Like many Shakespearian comedies, As You Like It begins in discord and works it way to a tense happiness. More so than the tragedies, these rueful takes on love’s travails feel emblematic of the times, or at least our most hopeful version of them. Director Desdemona Chiang’s class-conscious meditation on this run-away-to-the-forest-and-slip-into-a-better-world fantasia at California Shakespeare Theater is fascinating, though uncertainly executed.
We begin in the court of Duke Frederick, who has wrested political control from his elder brother, Duke Senior, both played by James Carpenter with his customary élan and precision. The fissure in the first political family seems to have nestled its way into all the relationships of the kingdom, from the best to the worst. On the side of the best, there's Rosalind and her cousin Celia, who adore each other despite the rift between their fathers; on the worst, look to Orlando and his brother Oliver, who are in a battle over the younger’s rightful standing in the world.
We sense the natural nobility of Rosalind and Orlando, and so when for various reasons they're both forced into exile, it feels unjust but also a wild opportunity for new freedoms. And that’s where Chiang takes a daring gambit: the forest of Arden, which serves as the domain of Duke Frederick’s brother, and the place where our daring exiles find themselves upon being banished, is not a forest at all; it's a derelict warehouse.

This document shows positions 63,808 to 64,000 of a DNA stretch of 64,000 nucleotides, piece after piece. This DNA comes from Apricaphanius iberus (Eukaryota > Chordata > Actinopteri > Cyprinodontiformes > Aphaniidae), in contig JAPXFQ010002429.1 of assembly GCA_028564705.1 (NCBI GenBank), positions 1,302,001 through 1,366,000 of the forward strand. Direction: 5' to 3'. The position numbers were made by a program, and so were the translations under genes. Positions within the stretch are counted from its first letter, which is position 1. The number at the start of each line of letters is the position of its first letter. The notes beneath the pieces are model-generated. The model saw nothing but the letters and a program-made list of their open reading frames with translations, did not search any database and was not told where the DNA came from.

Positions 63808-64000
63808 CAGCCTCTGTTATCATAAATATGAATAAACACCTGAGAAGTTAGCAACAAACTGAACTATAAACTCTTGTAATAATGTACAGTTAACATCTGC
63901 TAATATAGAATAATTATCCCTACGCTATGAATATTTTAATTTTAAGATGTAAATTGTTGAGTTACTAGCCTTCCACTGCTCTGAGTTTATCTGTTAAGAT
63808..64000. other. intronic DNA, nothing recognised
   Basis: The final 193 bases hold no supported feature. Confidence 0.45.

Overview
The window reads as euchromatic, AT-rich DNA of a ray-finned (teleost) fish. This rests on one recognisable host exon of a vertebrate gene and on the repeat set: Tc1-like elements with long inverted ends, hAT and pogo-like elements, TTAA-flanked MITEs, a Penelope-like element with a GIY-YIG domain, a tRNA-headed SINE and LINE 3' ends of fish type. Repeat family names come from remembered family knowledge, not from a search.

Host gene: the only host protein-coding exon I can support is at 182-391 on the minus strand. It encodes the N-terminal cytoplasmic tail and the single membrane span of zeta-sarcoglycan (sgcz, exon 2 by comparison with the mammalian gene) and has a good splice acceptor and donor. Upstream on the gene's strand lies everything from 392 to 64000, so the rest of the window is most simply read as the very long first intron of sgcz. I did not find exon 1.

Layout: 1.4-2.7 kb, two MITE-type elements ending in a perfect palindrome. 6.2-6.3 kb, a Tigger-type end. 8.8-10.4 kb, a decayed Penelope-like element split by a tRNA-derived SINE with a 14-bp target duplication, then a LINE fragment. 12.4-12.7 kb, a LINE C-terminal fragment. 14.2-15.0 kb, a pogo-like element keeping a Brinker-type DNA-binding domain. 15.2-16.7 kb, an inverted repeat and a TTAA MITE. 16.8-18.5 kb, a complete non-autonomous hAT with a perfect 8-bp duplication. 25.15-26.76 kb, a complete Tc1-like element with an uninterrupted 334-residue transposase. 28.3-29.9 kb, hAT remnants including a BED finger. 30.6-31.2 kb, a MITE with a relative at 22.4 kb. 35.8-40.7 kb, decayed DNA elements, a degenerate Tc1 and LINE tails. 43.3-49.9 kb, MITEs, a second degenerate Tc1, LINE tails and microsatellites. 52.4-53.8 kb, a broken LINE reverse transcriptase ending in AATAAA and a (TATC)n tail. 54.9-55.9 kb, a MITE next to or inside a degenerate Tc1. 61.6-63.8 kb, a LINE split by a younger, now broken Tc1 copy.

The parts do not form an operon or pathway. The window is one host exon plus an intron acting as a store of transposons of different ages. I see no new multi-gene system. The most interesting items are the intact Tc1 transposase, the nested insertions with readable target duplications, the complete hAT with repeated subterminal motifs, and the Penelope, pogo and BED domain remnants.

The transformation of the set from the verdant Arcadia of the court to the industrial landscape of Oakland -- both displaced and bohemian -- is a breathtaking transposition. The production feels like it's going to take off with it. The most beautiful scene of the evening is when the exiled Duke speaks to his lords of the joys of living outside the court: “Now, my co-mates and brothers in exile/Hath not old custom made this life more sweet/Than that of painted pomp?”
Well, that's the question of the day, isn't it? And you can’t help but think of the Ghost Ship and its many doubles, the tented homeless encampments under 980, and all the provisional communities that find living in the court of the Bay Area impossible. And so people seek out communities that are both more precarious and fulfilling. Concepts like these often feel tacked on, conceits without resonance. It’s amazing how easily the play slides into Chiang’s vision of the utopia that can be found in a dystopia.